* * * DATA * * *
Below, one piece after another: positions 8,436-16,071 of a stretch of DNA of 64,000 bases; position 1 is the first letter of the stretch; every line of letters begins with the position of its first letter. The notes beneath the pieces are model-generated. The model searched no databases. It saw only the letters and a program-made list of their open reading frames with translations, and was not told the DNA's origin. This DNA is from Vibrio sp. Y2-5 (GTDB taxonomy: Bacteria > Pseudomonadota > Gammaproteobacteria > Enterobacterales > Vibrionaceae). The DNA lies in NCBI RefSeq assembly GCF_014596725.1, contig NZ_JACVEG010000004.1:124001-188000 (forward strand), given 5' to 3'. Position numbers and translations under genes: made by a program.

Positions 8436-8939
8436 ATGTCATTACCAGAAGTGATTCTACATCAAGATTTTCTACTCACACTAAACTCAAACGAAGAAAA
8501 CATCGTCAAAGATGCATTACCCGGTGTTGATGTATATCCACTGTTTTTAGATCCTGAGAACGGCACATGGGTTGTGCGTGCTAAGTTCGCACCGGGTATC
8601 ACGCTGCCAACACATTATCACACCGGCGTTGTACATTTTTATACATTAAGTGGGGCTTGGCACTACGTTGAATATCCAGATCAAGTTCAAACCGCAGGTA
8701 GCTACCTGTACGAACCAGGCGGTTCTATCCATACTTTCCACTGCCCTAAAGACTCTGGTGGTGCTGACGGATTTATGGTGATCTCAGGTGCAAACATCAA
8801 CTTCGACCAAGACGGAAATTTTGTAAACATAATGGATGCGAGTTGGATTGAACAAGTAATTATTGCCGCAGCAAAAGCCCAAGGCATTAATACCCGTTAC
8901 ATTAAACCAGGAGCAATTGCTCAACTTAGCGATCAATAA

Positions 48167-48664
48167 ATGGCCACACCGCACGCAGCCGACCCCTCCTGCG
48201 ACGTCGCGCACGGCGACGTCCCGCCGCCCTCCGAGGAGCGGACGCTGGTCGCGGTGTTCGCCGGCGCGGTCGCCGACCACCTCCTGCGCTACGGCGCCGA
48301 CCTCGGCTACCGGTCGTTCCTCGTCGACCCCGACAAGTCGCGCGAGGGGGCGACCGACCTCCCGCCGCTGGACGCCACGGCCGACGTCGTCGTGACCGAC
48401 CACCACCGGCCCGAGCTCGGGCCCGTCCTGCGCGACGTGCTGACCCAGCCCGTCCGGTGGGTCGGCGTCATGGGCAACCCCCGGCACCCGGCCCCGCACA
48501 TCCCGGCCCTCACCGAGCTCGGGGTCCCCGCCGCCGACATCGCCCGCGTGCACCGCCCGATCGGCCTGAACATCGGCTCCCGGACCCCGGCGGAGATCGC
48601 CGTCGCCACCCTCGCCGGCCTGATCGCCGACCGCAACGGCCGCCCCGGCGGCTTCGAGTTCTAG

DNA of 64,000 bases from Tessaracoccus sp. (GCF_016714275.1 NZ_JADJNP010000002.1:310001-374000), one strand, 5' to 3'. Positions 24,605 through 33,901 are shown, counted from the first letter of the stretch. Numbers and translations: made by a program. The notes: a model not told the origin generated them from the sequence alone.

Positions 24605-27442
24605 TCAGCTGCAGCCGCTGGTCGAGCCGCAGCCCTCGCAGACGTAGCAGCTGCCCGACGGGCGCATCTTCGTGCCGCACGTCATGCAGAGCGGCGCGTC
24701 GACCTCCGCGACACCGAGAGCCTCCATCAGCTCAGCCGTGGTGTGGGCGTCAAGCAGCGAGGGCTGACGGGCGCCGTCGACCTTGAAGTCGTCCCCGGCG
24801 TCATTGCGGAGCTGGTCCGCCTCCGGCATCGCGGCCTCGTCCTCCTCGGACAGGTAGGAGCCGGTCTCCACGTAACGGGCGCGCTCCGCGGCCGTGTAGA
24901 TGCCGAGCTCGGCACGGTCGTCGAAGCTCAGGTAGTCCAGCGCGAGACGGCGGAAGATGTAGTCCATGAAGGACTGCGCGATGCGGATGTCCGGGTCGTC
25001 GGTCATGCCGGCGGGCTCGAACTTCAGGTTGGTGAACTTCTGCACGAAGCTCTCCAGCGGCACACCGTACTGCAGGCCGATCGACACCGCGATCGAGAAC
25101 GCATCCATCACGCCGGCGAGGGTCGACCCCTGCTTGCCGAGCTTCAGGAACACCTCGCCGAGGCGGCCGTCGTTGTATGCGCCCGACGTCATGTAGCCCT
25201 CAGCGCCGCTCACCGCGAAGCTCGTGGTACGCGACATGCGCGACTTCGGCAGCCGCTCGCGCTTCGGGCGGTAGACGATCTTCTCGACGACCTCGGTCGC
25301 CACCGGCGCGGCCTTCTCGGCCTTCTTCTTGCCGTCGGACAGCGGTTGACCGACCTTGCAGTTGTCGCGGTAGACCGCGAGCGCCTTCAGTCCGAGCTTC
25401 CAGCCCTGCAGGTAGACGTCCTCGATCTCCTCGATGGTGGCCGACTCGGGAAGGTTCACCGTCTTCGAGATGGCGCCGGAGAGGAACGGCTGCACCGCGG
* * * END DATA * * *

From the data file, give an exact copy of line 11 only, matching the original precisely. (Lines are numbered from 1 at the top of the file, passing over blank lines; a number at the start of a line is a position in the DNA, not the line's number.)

48201 ACGTCGCGCACGGCGACGTCCCGCCGCCCTCCGAGGAGCGGACGCTGGTCGCGGTGTTCGCCGGCGCGGTCGCCGACCACCTCCTGCGCTACGGCGCCGA